Goldman has been refreshing its trading technology to become more competitive in its electronic stock execution business, and hired Nasdaq last year to revamp its dark pool, known as Sigma X.
The new dark pool, called Sigma X2, will ramp up gradually, with two stock symbols trading on the first day, and the rest migrated over the course of a month as the old dark pool is phased out, according to the note sent to clients on Thursday.
A spokeswoman for the investment bank confirmed the contents of the note.
Nearly every major bank has a dark pool, a trading venue that does not have to provide information such as trade sizes or prices to the public prior to trades taking place, with the aim of getting large orders done with minimal price movement.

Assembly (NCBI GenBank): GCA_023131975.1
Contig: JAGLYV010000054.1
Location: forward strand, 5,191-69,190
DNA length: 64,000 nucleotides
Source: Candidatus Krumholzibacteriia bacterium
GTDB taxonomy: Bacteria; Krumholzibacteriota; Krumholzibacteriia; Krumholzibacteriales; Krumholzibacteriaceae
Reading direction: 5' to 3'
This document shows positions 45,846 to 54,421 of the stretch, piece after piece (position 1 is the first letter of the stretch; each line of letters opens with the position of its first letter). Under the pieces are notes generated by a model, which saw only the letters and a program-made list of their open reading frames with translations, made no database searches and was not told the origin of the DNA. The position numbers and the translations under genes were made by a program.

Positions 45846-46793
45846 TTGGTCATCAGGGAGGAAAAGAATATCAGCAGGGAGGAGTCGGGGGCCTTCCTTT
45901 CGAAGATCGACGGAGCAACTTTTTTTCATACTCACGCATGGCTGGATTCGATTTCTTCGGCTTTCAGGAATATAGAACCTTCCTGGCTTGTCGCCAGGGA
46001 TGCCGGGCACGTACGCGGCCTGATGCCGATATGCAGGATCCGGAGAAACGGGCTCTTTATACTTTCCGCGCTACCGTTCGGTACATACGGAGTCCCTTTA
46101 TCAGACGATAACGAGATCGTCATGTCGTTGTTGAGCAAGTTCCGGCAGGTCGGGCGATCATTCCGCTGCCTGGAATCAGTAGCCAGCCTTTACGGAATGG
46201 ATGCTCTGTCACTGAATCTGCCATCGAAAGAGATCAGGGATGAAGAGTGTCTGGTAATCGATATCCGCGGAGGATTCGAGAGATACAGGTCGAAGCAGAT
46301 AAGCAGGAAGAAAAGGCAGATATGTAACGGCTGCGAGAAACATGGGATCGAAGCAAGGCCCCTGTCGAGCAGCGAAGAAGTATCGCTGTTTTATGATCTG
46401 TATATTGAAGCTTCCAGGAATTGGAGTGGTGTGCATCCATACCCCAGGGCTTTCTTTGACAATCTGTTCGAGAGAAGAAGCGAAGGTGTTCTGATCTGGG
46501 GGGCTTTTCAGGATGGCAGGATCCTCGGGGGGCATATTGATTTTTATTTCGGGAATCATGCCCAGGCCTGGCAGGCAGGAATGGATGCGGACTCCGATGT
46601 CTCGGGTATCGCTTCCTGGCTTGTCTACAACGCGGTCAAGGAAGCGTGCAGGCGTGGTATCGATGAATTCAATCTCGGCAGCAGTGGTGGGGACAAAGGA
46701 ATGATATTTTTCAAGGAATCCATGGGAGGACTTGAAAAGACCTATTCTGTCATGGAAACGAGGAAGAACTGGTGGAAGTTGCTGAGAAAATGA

Dark pools have historically had less of a regulatory burden than public exchanges, but in recent years, they have come under increasing regulatory pressure, driving up legal, compliance, and technology costs for the firms that run them.
Sigma X2 will be the first dark pool hosted by Nasdaq, using the exchange operator’s technology, operations, and compliance monitoring.
Nasdaq said last year it was in negotiations with several brokers to host and run their dark pools, within its data center, under a white label product called “Ocean.”
Sigma X2 will differ Sigma X in that Goldman clients will eventually be able to interact with the bank’s principle trading flow if they choose, the note said.
The new trading venue will also allow clients that place orders a better choice of what type of counterparts they match up with inside the pool.
There are nearly 40 broker-run dark pools in the United States that compete with 13 public exchanges, including Nasdaq and Intercontinental Exchange Inc’s New York Stock Exchange.